The director of the United Nations World Food Programme (WFP) Centre of Excellence against Hunger in Brazil, Daniel Balaban, and the Minister of Development and Social Assistance, Family and Fight against Hunger (MDS), Wellington Dias, met in Brasilia on Friday, January 5, to advance discussions on strategies to strengthen smallholder farming, including food purchases.
After the meeting, technical teams from the WFP Centre of Excellence and the Ministry announced their intention to offer a training course for smallholder farmers so that they can sell food to the World Food Programme (WFP).
In 2021 alone, WFP purchased 4.4 million metric tons of food, valued at $2.4 billion. This represented a 34% increase in volume compared to 2020 and 84% more than in 2011. Meanwhile, Brazil has recognized experience in promoting public procurement of smallholder farming, such as the Food Acquisition Program (PAA, in Portuguese), which acquires food produced by smallholder farmers to distribute to social assistance entities and public facilities.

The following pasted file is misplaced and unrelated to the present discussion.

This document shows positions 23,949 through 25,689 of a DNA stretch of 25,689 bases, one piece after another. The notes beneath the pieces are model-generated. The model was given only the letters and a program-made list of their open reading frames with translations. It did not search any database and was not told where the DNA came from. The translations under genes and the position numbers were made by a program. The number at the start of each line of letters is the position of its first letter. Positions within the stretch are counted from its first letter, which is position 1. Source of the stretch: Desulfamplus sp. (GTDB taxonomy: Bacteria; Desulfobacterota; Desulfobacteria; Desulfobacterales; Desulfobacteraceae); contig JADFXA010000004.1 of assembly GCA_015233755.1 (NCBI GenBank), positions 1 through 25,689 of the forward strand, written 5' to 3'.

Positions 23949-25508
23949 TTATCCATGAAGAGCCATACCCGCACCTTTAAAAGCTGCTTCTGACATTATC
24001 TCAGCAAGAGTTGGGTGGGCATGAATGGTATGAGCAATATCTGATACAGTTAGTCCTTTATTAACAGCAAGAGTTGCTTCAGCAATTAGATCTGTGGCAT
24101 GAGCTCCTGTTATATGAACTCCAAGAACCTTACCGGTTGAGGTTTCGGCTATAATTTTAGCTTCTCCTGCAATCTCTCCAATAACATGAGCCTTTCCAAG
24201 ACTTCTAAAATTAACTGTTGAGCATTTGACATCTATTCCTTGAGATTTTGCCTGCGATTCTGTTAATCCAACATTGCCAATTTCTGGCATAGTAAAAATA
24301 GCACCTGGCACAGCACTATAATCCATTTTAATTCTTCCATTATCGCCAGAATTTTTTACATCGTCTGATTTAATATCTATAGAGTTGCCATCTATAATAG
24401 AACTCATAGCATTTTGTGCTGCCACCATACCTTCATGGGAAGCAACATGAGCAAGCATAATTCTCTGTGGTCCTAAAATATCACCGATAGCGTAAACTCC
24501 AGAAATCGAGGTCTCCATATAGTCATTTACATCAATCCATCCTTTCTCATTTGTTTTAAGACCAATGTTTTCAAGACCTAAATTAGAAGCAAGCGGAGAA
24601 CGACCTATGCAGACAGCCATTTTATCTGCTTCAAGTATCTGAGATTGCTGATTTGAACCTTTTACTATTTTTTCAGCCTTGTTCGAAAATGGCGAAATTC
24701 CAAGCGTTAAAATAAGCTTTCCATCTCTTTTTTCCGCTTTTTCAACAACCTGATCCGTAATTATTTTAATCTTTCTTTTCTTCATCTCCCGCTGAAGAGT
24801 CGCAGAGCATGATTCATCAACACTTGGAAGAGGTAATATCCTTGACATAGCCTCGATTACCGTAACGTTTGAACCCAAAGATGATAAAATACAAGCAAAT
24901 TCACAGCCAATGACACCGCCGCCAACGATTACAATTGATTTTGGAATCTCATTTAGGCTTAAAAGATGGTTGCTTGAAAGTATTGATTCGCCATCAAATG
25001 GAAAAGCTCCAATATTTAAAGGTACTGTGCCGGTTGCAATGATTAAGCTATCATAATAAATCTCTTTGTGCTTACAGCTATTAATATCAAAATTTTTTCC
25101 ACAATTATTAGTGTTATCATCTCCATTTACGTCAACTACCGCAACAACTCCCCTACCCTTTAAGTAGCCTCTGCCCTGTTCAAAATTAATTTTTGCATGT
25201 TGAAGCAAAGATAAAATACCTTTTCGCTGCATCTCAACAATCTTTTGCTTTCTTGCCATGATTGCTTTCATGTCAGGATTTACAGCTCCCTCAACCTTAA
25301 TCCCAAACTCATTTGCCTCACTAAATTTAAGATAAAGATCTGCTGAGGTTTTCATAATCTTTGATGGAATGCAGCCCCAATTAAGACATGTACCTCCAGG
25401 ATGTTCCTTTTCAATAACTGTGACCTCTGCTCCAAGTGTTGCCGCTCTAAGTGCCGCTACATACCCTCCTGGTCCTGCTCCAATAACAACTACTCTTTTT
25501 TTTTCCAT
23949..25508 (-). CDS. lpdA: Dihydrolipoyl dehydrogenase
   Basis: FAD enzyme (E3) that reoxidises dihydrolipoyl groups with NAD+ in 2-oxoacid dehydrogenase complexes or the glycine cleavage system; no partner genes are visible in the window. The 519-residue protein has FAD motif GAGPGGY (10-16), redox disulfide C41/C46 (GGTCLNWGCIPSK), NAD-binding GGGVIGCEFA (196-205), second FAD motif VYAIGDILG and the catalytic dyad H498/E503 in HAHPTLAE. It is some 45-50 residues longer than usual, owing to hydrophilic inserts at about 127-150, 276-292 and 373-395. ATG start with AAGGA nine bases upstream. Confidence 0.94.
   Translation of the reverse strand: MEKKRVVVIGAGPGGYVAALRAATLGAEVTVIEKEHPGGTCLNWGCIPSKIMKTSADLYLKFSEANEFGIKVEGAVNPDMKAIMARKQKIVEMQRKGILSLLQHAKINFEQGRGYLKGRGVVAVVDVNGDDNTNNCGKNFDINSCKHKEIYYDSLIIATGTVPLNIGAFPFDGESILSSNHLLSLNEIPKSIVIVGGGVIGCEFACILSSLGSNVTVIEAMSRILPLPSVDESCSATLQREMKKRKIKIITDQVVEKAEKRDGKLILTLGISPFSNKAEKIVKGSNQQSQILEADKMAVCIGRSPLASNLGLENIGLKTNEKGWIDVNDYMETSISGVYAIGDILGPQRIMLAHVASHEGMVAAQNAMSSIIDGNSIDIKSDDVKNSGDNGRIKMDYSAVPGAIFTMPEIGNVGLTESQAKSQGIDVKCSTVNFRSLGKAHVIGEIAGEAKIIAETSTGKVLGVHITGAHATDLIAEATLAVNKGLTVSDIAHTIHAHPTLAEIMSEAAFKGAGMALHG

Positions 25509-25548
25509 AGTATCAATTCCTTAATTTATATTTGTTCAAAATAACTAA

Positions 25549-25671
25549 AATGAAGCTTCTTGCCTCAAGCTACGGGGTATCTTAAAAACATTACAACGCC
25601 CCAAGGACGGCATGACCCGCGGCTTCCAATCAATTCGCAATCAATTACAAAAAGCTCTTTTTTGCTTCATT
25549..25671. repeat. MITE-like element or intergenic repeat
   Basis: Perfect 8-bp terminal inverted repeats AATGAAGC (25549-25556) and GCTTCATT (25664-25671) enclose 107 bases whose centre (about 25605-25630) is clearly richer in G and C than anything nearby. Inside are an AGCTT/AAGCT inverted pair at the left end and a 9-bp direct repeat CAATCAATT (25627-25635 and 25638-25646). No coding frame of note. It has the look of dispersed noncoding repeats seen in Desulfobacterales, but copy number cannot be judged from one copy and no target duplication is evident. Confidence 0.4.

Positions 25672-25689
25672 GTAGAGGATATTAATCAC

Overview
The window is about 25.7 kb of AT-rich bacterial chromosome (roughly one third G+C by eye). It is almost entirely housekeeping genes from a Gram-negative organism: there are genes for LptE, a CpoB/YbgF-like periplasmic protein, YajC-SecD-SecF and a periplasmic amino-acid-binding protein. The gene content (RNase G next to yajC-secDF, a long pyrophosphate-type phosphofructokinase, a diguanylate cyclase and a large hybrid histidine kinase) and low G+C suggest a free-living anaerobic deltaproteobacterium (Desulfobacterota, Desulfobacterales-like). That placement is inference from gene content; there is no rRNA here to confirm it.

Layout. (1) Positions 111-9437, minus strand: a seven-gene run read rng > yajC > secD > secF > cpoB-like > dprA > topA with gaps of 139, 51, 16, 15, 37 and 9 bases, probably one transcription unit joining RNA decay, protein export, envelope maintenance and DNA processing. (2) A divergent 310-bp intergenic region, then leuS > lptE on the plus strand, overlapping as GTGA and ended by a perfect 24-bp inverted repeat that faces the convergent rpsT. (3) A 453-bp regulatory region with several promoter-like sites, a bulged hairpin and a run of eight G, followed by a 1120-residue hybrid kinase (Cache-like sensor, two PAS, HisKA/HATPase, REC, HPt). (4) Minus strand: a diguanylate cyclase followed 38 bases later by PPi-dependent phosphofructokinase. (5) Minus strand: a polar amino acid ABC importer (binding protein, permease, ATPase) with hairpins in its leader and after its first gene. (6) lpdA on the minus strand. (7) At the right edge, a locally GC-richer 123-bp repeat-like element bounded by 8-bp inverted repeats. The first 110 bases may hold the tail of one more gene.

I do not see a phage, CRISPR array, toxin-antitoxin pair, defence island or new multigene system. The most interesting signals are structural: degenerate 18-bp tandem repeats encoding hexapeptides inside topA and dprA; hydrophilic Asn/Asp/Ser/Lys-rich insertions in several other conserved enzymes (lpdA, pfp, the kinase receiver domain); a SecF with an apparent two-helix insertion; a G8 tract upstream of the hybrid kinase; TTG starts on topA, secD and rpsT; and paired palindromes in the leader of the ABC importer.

“Brazil, as a major food producer, mainly because of smallholder farmers who have a huge production, has a role that can also be to help end hunger on the planet,” said Daniel Balaban.
The agreement is part of the efforts of Brazil, which in 2024 holds the presidency of the G20, a group that brings together the largest economies on the planet, for a global alliance against hunger, for poverty reduction, for more equality and for the reduction of the impacts of climate change.
With information from MDS